Irish-language Dopers: How to pronounce "Saoirse"?

The Irish actress Saoirse Ronan is getting a bit of buzz lately for the film Hanna. How is her given name pronounced? “Sowers”? “Sorsha”? “Soyers”? Something else that I’m not even coming close to?


Roughly, “SEER-shuh”.

According to it’s

“Although in traditional Irish, the name Saoirse would be pronounced “seer-sha”, she says it as “sur-shuh”.”

Actually, from the horse’s mouth:

Of course, written versions aren’t all that helpful as they depend on the speaker’s accent…

Why don’t we ask her/him?

Paging saoirse!

Paging saoirse!


“Sur-shuh” would be the most common pronunciation I’ve heard but I’ve also heard it “Seer-sha” “Ser-sha” etc.
Here’s an interviewwith her where you can hear the presenter say her name around the 50 second mark.

In thisinterview she says it’s pronounced “Saoirse like inertia” :slight_smile: .

A woman I work with has a daughter named Saoirse and she says it a bit like Sair (rhymes with hair) sha.

Thanks, folks! I can never seem to parse how Irish Gaelic orthography translates into pronunciation, no matter how many times I get it explained…I think it’s a mental block.

Someone once claimed somewhere that it’s a simple 1:1 correlation between spelling and pronunciation. I’m doubtful (and I still remember how I tried to work out the proper way to say Dun Laoghaire before I heard someone say it).

Perhaps the flip side of this basic issue is how many ways there are of spelling “Sean” so that it gets pronounced like the Irish or Scots version.

I know a girl named Siobhan and instead of having others pronounce her name as “shuh-vawn” (or something in that ballpark) she gets all the way to “stob-hand” as efforts by well-meaning types.

And let’s not even get into Antoine!

Oh, yes…because the single name I asked about in the OP doesn’t have two different pronunciations of the grapheme “s” in it.

All the variations have to do with how the different dialects of Irish say the combinations “ao” and “aoi”. There are wide variations, linked to local accents.

It gets more complicated because a lot of the people speaking the words are not Irish speakers. They develop their own anglicised pronunciations of Irish words - so Dún Laoghaire is usually pronounced as if it were “done leery”, when it should be nearer to “dhune lair ah” (that dh sound is like th in the word the.)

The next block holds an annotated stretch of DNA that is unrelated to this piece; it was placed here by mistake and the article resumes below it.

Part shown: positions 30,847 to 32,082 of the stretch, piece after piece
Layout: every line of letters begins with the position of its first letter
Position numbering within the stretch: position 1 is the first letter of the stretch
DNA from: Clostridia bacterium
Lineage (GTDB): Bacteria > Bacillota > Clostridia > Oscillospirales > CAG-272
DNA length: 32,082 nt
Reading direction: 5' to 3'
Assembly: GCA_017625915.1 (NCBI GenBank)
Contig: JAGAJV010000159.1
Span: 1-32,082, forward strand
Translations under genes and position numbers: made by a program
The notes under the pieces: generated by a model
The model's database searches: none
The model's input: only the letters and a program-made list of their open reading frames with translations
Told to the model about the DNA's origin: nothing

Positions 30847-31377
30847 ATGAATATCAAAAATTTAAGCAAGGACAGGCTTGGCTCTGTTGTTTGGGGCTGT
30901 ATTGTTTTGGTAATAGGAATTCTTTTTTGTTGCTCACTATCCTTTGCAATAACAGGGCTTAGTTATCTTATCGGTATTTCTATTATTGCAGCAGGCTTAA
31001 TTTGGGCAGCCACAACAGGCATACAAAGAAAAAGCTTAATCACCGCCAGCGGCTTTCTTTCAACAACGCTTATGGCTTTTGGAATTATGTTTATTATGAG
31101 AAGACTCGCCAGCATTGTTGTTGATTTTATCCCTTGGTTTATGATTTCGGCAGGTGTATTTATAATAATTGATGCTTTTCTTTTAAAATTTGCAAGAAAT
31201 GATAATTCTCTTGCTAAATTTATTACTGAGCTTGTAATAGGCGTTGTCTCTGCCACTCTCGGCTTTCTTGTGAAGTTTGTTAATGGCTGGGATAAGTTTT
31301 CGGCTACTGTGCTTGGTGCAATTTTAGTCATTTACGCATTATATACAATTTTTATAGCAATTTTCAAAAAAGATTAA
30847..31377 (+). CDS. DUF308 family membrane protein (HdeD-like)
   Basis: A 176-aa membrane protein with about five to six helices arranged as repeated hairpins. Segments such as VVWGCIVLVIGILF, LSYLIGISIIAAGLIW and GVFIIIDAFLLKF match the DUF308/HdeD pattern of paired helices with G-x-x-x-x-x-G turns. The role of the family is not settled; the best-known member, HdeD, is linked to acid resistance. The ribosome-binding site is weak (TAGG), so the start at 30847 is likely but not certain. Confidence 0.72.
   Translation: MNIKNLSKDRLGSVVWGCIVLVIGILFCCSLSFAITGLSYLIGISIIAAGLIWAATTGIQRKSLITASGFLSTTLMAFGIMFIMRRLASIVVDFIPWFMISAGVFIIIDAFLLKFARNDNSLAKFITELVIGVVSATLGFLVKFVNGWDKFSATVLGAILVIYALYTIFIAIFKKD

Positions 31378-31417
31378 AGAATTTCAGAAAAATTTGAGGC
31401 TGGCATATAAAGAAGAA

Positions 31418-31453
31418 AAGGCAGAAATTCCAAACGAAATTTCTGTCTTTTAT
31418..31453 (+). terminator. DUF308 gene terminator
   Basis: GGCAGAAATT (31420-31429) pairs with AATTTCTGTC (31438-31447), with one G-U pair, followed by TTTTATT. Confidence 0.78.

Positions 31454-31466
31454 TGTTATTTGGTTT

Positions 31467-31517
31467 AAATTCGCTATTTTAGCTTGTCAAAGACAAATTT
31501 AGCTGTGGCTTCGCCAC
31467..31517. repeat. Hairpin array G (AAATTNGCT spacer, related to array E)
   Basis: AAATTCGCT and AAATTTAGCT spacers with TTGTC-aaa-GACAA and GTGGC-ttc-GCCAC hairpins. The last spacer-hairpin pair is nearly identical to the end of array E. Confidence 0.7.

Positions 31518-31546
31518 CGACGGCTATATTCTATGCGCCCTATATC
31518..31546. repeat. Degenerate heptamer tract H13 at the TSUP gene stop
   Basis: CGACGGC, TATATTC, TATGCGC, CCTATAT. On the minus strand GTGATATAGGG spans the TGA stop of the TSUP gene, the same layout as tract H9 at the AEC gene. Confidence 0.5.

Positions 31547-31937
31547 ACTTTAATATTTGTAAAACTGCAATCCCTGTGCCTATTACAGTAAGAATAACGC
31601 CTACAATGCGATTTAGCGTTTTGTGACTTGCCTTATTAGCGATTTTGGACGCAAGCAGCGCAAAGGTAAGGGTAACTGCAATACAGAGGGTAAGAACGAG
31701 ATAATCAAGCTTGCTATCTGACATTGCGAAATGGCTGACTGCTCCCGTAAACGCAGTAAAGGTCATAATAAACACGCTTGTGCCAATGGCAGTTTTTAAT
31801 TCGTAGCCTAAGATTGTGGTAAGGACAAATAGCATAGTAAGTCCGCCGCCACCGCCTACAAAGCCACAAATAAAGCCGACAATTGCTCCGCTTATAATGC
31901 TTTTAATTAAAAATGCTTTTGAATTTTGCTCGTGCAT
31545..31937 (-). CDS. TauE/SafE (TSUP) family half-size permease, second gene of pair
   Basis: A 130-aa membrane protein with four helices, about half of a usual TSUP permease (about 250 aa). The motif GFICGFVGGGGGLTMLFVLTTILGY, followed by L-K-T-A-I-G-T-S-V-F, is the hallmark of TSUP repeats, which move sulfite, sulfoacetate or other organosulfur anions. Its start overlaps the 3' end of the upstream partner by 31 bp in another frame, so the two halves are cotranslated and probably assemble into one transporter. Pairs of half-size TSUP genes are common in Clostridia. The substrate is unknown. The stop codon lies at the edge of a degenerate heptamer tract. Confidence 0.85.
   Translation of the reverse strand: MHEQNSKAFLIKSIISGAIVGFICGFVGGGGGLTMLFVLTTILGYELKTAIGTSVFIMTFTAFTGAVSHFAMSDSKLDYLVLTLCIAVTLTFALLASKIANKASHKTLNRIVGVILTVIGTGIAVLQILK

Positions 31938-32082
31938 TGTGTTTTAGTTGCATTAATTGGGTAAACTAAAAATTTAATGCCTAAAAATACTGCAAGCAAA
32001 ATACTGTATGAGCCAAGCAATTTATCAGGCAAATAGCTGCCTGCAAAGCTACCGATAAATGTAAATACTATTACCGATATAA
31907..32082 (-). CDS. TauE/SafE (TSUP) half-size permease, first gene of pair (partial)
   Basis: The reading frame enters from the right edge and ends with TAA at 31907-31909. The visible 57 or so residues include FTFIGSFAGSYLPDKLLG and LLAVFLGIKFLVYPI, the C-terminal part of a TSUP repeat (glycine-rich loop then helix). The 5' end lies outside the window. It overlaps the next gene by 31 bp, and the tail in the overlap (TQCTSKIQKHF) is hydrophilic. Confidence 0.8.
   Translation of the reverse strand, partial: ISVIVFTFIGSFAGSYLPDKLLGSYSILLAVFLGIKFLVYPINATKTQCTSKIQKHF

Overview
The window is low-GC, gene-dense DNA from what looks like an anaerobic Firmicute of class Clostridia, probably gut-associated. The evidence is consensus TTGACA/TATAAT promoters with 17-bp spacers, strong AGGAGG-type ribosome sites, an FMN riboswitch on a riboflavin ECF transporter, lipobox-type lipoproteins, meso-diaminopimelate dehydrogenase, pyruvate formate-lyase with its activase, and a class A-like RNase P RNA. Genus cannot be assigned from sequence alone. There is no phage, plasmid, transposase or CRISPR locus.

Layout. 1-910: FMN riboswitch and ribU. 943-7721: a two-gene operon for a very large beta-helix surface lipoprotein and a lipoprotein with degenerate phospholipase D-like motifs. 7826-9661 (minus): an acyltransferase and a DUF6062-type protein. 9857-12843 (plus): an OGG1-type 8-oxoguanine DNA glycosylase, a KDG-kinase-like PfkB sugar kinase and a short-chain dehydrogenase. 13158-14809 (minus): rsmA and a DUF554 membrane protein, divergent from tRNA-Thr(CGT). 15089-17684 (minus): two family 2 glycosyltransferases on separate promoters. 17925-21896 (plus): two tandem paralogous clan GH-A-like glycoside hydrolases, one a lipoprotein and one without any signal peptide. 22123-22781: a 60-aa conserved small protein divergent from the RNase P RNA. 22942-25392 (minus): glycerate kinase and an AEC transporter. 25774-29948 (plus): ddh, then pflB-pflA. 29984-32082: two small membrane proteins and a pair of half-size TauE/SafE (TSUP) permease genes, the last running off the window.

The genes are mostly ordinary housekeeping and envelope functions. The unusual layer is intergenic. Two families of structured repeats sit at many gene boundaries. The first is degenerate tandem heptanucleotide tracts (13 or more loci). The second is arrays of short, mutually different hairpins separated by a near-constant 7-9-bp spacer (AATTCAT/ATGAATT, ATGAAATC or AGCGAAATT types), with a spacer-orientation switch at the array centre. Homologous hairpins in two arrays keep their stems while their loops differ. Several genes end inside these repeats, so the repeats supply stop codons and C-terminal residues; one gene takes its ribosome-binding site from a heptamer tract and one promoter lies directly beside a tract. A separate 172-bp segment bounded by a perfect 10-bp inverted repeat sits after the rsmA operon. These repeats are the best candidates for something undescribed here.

Similarly, many English speakers pronounce “Port Laoise” as if it were “port leash”, when it should be nearer to “purt leesha”.

That’s a complex example because although it is spelled in Irish, it is nearly universally the English way, “Dun Leary”. The only time I ever hear it pronounced by its Irish spelling is at election times.

There are few ways to pronounce Saoirse. Sayr-sha. Seer-sha. Sore-sha. Ser-sha. Usually I just ask which way they pronounce it.

Am I the only one who just avoids talking about her and pronounces it “say-oh-eer-say” in my head?

Slightly off-topic, I once went to camp with three girls named Megan, except one was “MEE-g’n,” one was “MAY-g’n,” and one was “MEH-g’n.”

Ha! Ha ha ha ha ha ha!


(Just laughed my head off).

Um…is that better or worse than suh 'orsie? You know, like a small British child telling you that it’s their horse :wink:

It’s not the “s” on its own that’s important, it’s the “s” in combination with the vowels around it. Next to a broad vowel (a, o or u) it takes on one pronunciation and next to a slender vowel (i or e) it takes on another. It isn’t 1:1 by any means, but it certainly is a lot more regular than it appears to those unfamiliar with the rules of Irish pronunciation.

Up until recently, when I heard someone else say it more accurately, I pronounced it “Sour-shuh”. But I also think I was pronouncing “Ronan” incorrectly at the same time. Luckily it was only ever in my own head.